by Cait Collins
Whatever happened to proofreading? I get emails from business associates that are full of errors. Business letters are conversational instead of professional. Even books contain typo’s. Be honest, social media has contributed to the sloppy presentations. I might send a text message to a sister asking “R u going…”, but I would never text my manager saying “Flat tire. B in when fixed.” Poor grammar and casual conversation is not the image I want to portray in my business communications. A few extra minutes to confirm my correspondence is grammatically correct and in the proper business style will protect my image. I will also ask a co-worker to “snark check”on emails written when I’m upset. Again, protect the image.
By the same token, I would not send a manuscript to an agent or editor without careful proofreading. Because I’m close to the work I might not catch every misspelling or misused punctuation mark. So I rely on my critique group and beta readers to check me so that the final product is the best I can provide. Failure to properly proof the submission could result in rejection of the manuscript. But worse, in my opinion, would be acquiring a reputation for being lazy and careless.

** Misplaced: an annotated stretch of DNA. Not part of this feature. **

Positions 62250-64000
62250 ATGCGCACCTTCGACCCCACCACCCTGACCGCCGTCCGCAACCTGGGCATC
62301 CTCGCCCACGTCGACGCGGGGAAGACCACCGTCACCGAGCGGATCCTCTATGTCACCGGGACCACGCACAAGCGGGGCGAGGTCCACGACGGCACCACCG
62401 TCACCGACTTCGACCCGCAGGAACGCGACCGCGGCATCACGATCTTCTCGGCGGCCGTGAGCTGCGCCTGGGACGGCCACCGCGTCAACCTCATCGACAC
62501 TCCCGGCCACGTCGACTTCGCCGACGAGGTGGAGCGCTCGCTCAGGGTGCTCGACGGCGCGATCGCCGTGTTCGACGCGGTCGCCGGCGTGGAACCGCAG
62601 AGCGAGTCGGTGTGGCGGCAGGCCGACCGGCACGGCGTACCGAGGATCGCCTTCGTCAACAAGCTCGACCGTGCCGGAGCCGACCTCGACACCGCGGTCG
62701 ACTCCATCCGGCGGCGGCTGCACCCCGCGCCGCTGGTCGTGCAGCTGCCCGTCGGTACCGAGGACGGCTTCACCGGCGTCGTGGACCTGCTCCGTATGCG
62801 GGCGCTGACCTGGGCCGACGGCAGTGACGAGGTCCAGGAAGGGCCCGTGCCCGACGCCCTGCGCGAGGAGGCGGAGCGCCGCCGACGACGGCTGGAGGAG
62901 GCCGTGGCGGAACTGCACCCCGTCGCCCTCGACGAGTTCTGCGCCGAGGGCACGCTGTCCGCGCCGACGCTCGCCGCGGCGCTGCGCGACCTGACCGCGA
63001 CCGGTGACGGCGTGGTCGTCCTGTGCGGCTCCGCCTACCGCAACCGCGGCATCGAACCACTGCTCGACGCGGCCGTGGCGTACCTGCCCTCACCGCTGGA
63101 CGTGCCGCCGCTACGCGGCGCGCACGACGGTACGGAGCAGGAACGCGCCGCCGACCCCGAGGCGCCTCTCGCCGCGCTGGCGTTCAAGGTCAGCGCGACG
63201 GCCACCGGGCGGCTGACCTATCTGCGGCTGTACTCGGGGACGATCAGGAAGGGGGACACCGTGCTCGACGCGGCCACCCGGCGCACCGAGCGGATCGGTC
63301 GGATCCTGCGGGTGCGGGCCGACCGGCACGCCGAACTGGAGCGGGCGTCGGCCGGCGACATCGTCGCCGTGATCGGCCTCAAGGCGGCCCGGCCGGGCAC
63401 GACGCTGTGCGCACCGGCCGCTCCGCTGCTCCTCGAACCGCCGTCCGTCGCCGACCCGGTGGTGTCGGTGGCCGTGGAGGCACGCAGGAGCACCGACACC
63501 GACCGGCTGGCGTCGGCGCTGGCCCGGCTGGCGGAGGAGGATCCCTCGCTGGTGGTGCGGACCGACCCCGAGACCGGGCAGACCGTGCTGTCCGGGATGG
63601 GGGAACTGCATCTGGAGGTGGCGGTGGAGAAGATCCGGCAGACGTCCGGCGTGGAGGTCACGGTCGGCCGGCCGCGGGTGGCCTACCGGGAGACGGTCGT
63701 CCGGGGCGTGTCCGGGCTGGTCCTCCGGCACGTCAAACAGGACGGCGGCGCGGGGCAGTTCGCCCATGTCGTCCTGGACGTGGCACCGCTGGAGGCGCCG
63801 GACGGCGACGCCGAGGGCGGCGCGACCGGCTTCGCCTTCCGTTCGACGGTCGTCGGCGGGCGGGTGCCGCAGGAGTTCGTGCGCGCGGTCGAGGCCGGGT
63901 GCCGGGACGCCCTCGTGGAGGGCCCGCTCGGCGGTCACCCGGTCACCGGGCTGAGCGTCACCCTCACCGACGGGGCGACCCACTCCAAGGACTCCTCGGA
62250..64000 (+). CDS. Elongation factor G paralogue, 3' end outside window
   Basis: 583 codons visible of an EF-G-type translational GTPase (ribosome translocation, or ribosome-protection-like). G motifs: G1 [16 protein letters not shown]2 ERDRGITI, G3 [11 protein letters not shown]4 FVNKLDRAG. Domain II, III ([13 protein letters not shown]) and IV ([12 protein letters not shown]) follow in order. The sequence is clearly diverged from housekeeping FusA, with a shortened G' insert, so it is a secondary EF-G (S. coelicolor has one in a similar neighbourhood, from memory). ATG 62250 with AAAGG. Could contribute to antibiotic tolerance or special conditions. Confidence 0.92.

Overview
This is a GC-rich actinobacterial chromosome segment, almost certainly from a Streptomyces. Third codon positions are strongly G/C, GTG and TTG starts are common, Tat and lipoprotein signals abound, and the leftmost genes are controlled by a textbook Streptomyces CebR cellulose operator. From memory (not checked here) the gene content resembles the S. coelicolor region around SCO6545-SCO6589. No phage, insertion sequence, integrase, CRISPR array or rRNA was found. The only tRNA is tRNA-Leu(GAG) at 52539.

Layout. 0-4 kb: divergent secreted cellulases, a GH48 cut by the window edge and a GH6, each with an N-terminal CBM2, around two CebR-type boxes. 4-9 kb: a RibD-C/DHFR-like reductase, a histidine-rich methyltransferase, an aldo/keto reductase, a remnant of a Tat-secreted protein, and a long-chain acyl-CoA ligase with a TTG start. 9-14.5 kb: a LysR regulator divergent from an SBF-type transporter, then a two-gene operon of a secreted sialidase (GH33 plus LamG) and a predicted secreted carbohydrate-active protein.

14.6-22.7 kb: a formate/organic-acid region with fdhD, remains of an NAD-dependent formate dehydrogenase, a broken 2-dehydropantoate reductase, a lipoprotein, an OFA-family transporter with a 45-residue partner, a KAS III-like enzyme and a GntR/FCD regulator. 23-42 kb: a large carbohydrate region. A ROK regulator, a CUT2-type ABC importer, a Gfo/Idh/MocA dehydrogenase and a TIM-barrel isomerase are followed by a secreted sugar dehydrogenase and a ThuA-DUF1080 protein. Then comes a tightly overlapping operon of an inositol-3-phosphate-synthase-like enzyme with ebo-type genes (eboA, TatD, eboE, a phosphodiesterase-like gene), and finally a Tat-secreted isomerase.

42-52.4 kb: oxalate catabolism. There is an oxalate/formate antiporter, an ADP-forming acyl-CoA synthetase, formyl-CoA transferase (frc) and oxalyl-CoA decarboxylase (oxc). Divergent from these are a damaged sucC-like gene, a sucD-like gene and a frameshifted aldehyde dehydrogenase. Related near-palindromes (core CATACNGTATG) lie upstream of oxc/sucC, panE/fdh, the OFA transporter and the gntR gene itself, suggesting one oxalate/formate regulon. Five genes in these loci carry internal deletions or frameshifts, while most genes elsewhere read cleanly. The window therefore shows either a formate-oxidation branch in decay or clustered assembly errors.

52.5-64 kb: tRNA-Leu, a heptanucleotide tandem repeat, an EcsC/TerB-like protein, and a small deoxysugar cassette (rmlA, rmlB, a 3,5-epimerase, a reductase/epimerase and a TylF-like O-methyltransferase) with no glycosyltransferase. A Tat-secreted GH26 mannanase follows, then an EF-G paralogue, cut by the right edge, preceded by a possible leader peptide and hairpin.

When we complete the edits on a chapter or an article, why not take a few minutes to print the pages and read the work out loud to check for errors? Often it’s easier to hear the mistake than to see it. The writer should employ the proofreading method that works best for him in order to develop a reputation for being both accurate and professional. While a clean submission is no guarantee of a contract, it will up the odds in your favor.